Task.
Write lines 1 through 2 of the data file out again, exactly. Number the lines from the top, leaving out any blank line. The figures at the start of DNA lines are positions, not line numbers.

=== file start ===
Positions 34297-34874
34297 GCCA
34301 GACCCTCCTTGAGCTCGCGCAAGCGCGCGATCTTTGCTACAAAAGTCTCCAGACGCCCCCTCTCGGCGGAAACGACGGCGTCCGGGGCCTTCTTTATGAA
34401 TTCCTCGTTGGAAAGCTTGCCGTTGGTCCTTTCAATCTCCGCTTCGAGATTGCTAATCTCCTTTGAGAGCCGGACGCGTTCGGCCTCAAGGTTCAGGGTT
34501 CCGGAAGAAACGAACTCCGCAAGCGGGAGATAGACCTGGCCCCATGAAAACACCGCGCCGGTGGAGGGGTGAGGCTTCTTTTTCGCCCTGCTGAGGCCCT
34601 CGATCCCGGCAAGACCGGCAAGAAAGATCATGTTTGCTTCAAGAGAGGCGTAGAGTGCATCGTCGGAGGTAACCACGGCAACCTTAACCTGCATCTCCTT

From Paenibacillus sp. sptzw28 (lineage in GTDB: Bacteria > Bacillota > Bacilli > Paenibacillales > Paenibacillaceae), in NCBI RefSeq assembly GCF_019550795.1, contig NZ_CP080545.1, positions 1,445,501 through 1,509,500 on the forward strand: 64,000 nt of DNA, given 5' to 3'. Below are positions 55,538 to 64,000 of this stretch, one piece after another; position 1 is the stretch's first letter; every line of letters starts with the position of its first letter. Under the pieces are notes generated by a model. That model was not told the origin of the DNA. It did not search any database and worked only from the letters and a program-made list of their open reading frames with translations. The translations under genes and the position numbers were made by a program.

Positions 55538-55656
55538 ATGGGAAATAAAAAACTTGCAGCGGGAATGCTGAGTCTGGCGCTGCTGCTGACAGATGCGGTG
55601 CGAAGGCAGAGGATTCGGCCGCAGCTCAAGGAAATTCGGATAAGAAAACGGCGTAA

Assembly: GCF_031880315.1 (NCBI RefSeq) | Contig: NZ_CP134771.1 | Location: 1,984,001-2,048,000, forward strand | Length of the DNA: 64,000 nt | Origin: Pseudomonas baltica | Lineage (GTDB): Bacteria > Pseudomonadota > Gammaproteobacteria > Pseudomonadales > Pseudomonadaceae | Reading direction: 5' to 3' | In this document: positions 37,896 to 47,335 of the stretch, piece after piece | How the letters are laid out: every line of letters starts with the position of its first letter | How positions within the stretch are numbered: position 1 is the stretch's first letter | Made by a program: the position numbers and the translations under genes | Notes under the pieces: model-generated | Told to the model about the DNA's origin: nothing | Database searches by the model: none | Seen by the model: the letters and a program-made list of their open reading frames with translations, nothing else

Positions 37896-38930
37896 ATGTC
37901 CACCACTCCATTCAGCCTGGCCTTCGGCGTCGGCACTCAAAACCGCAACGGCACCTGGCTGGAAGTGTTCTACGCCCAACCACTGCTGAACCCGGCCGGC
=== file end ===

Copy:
Positions 34297-34874
34297 GCCA